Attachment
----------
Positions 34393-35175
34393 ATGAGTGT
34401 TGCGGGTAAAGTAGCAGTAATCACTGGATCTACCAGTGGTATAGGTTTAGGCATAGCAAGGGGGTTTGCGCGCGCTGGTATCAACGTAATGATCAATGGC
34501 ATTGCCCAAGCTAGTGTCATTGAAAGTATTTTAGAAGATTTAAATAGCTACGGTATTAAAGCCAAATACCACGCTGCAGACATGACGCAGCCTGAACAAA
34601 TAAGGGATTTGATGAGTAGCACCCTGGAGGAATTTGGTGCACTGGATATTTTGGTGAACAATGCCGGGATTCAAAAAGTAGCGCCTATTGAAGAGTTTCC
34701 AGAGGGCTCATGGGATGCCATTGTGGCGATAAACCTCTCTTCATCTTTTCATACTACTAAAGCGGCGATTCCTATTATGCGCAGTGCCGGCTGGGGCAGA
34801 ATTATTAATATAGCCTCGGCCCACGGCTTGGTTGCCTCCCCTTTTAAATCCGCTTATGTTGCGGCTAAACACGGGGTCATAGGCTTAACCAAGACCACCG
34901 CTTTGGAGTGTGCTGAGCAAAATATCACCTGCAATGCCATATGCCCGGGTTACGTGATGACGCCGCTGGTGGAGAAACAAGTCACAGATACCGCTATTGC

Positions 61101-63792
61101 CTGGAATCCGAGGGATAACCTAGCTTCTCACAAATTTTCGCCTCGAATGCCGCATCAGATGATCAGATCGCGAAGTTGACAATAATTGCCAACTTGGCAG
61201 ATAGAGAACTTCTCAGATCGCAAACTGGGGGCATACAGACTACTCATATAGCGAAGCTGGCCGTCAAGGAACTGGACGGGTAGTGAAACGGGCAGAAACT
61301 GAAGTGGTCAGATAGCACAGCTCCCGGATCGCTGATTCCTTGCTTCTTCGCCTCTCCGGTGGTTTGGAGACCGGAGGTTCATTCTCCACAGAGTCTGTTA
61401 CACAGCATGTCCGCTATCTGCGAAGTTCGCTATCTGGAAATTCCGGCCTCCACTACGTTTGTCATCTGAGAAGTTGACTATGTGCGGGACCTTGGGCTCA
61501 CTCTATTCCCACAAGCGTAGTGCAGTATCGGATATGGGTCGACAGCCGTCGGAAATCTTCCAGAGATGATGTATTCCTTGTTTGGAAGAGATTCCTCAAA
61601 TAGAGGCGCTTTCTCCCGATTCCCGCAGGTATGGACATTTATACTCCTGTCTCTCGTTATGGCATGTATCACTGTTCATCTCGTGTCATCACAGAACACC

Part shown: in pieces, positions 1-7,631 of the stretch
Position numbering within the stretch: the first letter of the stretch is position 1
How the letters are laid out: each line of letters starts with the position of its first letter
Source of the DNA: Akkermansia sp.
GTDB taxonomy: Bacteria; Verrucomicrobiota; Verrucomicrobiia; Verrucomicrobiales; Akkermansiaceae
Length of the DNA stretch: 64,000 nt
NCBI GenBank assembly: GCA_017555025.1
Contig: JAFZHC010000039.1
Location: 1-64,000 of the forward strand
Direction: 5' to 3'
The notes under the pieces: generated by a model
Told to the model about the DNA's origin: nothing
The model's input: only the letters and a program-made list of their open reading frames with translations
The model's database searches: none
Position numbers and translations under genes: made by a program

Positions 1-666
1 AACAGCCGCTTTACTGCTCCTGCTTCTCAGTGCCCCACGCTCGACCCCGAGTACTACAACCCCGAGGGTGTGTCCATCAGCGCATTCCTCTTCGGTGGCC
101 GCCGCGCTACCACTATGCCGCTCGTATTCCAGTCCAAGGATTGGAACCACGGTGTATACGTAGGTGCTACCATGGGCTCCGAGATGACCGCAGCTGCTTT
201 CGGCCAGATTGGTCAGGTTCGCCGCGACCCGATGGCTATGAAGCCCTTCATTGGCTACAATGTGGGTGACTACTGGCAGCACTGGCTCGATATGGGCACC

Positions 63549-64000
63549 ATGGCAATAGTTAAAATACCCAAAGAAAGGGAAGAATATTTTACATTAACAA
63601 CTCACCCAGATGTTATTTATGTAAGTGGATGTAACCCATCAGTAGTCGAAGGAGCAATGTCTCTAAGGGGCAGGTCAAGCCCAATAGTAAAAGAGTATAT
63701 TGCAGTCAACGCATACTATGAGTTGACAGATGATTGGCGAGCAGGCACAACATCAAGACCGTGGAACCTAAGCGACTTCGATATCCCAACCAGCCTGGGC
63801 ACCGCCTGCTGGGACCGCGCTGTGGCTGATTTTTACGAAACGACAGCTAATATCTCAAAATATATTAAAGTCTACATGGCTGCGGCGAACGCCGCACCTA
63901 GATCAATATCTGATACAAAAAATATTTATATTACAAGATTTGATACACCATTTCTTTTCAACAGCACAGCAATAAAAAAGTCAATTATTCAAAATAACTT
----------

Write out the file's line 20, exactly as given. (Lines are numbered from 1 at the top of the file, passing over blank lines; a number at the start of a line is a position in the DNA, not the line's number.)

GTDB taxonomy: Bacteria; Verrucomicrobiota; Verrucomicrobiia; Verrucomicrobiales; Akkermansiaceae